Yoshikami: Four Things You Need to Know About Gold Now
Gold is negative for the year and has caused some to say it is time to abandon this metal as an investment. After all, isn't gold supposed to rise consistently every year and always rise when equity markets drop?
Since the price of gold has not ratcheted up in this latest Europe driven downturn, some say surely that must mean that the wisdom of owning gold is now null and void.
I disagree; gold should still be a part of your investment plan.
Here are a few thoughts to keep in mind as you consider investing in gold for your portfolio strategy.
1. Recognize that investing in gold is not a guaranteed positive return investment every year; gold can and will lag other asset groups depending on the current environment. This is particularly the case when liquidity becomes a concern in global markets and gold is sold to raise cash. Remember, this asset will rise and fall in value like any other asset; a longer-term time horizon is required when buying this precious metal.
2. Central banks will continue to diversify out of US dollars and European currency. Having just returned from Asia this week, it never ceases to amaze me the level of skepticism that businesses and governments have regarding the fiscal prudence of US and European leaders. The bottom line is they simply don't believe that responsible decision-making will occur leading to currency stability. For that reason, central bankers around the world will continue to buy gold as a substitute for unstable currencies.
3. India and China will continue to consume record amounts of gold as affluence rises. One only needs to spend time in Macau or Bombay or Shanghai to see that the demand for gold has never been higher as emerging countries continue to increase wealth. in India and China, gold is symbolic of good luck, affluence, and status. Despite the bumps that India and China might encounter in their economies, gold consumption will continue to accelerate.
4. One day inflation will emerge. And when inflation does rise, tangible assets will provide some level of inflation protection. Given the incredible stimulus policies around the world, it's hard to imagine that pent-up inflation is not bubbling below the surface in global economies.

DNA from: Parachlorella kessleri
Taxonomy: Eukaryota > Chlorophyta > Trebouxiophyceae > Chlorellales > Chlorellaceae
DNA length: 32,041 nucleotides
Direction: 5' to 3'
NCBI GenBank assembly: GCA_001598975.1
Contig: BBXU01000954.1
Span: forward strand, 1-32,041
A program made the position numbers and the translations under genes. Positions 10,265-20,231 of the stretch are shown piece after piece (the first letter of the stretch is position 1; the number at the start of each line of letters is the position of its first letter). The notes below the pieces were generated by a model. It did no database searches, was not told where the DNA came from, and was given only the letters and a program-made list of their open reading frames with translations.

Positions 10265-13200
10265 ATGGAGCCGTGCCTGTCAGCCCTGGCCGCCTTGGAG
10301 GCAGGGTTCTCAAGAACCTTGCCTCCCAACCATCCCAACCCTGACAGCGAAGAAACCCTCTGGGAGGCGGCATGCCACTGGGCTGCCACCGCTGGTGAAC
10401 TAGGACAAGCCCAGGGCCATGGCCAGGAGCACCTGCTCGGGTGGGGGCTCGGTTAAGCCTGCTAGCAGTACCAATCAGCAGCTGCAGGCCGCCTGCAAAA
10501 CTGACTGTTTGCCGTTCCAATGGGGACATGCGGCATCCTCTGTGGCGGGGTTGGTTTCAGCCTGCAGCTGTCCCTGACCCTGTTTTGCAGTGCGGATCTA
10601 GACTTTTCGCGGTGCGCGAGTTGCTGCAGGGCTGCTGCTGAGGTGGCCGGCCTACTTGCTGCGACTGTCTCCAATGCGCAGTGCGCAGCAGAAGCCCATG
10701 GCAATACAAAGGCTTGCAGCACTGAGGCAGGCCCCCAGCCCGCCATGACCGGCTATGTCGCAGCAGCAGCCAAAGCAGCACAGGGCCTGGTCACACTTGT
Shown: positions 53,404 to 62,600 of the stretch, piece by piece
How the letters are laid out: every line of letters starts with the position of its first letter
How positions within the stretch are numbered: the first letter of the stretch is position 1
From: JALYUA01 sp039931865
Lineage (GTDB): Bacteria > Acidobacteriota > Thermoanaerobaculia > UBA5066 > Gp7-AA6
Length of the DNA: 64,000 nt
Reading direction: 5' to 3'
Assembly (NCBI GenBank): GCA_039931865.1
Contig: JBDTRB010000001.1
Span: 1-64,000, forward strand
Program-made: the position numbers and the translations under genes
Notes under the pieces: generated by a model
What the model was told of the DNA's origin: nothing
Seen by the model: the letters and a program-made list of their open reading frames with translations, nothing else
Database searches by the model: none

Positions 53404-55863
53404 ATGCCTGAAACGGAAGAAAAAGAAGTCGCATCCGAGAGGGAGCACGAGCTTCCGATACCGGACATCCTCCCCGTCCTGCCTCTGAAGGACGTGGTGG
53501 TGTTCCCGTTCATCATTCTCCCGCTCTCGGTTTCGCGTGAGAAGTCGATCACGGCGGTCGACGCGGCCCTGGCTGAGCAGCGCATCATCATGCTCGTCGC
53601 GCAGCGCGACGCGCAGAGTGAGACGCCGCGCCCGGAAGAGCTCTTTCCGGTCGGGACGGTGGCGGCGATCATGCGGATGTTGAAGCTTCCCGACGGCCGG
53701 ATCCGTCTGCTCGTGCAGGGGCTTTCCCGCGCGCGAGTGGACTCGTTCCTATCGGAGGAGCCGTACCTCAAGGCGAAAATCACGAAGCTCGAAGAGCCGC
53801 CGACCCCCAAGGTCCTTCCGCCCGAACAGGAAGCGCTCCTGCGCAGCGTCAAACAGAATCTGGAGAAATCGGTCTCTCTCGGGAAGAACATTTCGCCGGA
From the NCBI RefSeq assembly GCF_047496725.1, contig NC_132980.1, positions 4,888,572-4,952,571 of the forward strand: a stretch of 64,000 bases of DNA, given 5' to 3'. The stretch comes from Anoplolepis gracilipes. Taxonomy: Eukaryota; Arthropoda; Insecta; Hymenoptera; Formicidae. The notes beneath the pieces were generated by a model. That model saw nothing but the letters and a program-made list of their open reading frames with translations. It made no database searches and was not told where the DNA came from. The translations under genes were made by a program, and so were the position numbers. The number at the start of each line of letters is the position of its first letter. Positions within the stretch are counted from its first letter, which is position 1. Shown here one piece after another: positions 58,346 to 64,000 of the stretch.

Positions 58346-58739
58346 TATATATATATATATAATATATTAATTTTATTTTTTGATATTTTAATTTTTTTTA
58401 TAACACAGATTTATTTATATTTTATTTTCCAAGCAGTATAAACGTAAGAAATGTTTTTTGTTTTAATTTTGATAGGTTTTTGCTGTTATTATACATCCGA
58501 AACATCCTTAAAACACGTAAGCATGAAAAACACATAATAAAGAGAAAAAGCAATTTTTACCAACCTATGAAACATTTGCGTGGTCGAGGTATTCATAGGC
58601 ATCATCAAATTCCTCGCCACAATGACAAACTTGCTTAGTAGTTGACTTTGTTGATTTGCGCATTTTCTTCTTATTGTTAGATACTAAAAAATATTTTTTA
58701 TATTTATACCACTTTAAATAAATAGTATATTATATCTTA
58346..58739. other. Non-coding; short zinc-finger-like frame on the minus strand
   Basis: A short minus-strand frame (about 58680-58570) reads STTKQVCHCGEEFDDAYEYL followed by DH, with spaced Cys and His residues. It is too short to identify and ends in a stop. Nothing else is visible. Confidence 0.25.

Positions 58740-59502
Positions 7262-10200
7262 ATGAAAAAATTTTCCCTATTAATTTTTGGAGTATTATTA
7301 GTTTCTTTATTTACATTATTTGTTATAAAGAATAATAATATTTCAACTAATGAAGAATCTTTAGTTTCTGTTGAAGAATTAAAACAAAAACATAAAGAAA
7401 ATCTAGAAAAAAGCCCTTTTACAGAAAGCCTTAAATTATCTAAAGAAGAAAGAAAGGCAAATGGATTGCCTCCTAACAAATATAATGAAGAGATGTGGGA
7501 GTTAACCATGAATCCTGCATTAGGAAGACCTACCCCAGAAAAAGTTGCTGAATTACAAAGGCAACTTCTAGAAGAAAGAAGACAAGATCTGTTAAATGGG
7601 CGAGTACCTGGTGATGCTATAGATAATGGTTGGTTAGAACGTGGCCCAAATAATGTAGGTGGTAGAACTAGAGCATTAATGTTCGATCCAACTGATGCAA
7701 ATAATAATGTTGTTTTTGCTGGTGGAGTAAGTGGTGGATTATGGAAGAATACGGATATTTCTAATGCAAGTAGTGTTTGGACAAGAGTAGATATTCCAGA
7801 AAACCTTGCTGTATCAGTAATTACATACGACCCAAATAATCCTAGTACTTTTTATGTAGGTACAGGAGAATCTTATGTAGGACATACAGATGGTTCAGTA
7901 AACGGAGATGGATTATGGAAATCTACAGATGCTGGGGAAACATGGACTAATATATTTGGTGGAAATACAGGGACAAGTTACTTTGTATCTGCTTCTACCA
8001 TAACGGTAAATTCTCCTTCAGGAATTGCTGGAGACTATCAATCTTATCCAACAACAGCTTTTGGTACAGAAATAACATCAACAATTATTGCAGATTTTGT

Assets such as commodities and other tangible goods tend to do well in inflationary environments. Gold is no exception to this trend.
While it is tempting to be shortsighted when investing in any asset, it is critical that one analyze the role of each position in a portfolio strategy. This analysis is required to assure that a plan for investment factors in not only what might go right with an investment plan, but also what might go wrong as well.
When inserting gold into your strategy, make sure it is part of an overall plan. Do not get caught up in short-term price movements when building a long-term investment allocation. There have been many times in the past when gold has underperformed other capital assets only to see valuations roar back. Don't get left behind when gold makes its latest recovery.
And be prepared to increase your position when inflation begins to emerge. Be tactical but long-term in perspective and make gold part of your offensive and defensive investment strategy.
Michael Yoshikami, Ph.D., CFP®, is CEO, Founder and Chairman of the DWM Investment Committee at Destination Wealth Management. Michael is a CNBC Contributor and appears regularly on the network. DWM is a San Francisco Bay Area-based independent money management firm that provides fee-based wealth management services to institutions and individuals around the world. Michael was named by Barron's as one of the Top 100 Independent Financial Advisors for 2009, 2010 and 2011.